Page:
People move from one location to another all the time. However, it’s not often that you move from one end of the country to another. It could be a new job, a change of scenery, or a myriad of reasons. So while you might be making that cross country move and are aware of all the preparation it takes, also be aware that if you have a cat coming with you, you’ll need some preparation for your feline as well. If you’re moving across the country with your cat, here are six tips that will help….
1. Vets and Microchips – A microchip is a no brainer the very first time you get your pet. If you didn’t have your cat microchipped when you got him or her, then have it done. But make sure all your contact information is up to date in case your cat goes missing along the way. In terms of health, make sure that your cat’s vaccinations are up to date. Pay one last visit to the vet before you leave.
2. Research traveling requirements – If you are flying with your cat then you need to know about health certificate certifications. If you are not flying then there are licenses you need to obtain for importing your cat into a new state. Here is a link for importing licensing requirements from state to state.
3. Research destination requirements – Once you’re in the state that you’ve moved to you must be aware of pet licensing for that particular state. Many states require that you license your pet within 30 days of arrival. You can usually find requirements on state and city official websites.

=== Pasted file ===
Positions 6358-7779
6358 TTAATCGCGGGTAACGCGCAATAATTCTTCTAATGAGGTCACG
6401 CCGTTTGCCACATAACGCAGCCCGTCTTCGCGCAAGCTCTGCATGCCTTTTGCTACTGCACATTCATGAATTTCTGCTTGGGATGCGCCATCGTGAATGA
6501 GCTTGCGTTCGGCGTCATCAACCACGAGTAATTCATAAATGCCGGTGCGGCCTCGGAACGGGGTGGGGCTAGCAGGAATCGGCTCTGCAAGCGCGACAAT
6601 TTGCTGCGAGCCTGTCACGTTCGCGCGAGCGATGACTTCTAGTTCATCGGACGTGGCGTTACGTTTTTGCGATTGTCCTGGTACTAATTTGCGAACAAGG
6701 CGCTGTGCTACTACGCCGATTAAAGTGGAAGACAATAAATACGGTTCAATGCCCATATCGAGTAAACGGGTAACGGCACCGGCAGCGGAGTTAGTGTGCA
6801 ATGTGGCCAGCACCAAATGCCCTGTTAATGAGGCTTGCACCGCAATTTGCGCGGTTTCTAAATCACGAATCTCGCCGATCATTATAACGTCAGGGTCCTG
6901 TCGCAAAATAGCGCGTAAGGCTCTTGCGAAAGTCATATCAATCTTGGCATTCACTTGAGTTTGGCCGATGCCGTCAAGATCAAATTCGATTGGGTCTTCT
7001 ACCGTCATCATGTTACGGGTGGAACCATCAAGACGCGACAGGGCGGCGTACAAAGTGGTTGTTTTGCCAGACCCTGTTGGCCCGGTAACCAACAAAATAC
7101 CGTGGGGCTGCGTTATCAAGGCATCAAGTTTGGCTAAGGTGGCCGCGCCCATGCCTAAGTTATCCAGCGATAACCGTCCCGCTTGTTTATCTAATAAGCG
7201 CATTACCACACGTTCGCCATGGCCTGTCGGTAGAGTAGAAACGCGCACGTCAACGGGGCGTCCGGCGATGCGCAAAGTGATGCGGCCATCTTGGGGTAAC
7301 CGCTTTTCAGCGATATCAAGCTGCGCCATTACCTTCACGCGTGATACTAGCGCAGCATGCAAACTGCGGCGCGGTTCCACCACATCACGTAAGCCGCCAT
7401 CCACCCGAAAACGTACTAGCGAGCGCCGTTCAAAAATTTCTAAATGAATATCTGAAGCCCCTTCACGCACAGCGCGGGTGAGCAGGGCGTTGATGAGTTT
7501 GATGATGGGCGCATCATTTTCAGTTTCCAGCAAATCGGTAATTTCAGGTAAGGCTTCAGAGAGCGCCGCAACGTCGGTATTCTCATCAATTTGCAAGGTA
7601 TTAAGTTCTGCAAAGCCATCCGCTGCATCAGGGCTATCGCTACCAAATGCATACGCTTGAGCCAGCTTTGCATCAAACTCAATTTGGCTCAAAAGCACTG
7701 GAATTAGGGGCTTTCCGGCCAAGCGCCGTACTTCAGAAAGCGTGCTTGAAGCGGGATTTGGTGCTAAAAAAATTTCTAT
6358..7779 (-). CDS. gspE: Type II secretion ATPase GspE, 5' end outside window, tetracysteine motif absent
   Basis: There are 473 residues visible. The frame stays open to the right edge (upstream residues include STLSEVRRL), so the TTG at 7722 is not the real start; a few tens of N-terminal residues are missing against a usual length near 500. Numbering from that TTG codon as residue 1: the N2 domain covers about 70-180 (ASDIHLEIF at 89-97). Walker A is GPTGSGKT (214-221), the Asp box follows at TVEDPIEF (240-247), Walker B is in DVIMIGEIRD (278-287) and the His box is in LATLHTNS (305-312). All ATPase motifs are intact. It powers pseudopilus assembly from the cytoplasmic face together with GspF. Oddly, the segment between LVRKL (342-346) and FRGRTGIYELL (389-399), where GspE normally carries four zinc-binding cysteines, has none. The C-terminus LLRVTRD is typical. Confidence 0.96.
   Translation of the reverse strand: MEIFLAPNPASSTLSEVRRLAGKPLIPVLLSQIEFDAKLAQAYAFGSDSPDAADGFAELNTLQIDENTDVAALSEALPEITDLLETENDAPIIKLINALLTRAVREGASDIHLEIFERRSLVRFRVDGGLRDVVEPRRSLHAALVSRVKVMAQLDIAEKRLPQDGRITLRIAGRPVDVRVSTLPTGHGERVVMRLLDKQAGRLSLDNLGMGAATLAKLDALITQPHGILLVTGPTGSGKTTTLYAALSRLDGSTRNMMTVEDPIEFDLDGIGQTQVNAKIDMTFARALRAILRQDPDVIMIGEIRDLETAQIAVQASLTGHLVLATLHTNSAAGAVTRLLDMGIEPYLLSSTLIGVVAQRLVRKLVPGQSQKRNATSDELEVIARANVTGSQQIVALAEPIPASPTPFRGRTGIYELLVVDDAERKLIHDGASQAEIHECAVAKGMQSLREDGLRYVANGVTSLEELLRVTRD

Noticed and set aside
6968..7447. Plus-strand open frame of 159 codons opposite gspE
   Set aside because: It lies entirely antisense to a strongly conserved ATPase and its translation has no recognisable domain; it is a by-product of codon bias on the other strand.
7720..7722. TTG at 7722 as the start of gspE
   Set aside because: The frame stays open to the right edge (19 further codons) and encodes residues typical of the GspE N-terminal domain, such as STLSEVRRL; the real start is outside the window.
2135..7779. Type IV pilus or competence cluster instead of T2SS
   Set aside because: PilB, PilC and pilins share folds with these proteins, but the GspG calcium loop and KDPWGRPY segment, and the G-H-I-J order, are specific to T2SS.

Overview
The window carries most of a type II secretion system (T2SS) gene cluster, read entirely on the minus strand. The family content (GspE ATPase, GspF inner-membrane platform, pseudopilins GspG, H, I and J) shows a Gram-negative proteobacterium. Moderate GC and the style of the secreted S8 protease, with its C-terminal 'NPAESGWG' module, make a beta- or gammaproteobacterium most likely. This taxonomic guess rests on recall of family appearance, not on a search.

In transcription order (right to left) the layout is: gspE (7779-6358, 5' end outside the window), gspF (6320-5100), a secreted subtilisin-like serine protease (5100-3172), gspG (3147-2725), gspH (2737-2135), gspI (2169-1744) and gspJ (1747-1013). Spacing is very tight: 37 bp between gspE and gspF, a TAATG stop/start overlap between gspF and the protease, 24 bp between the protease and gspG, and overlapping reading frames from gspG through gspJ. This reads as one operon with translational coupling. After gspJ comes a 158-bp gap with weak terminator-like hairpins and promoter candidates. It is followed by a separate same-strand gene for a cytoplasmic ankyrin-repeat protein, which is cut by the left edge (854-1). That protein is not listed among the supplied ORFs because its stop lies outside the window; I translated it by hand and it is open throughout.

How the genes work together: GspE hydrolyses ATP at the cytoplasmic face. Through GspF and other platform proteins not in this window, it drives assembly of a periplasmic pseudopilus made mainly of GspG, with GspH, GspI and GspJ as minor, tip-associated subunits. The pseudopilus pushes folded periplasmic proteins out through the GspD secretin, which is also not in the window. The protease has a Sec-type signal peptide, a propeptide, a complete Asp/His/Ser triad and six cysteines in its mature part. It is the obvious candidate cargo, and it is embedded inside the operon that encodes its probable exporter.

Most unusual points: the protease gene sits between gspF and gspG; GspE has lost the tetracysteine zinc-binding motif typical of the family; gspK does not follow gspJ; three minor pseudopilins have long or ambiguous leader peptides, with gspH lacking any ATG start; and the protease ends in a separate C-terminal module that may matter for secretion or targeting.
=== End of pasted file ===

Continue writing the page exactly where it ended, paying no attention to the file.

4. Make sure your stocked – Before you leave stock up on all the pet supplies you’ll need for the trip. That means cat food, pads, lining for carriers, pet cleaners, disposable boxes, you name it. If you want to get to your new location in a timely manner you don’t want to be making too many stops to clean up after your cat.
5. Know your rest stops – Before you leave plan on staying at pet friendly hotels on the way (assuming you drive). A good site to visit that can help you here is Pets Welcome. Hotels have different requirements and fees for pets so it’s best you know beforehand.
6. Have all pertinent cat information – Keep your cats’ veterinary records, along with photos and descriptions of each cat, in an easily accessible folder or tote in your vehicle. Keep a pet first-aid kit and your cats’ medications here, too.
This article was inspired with the help of Catster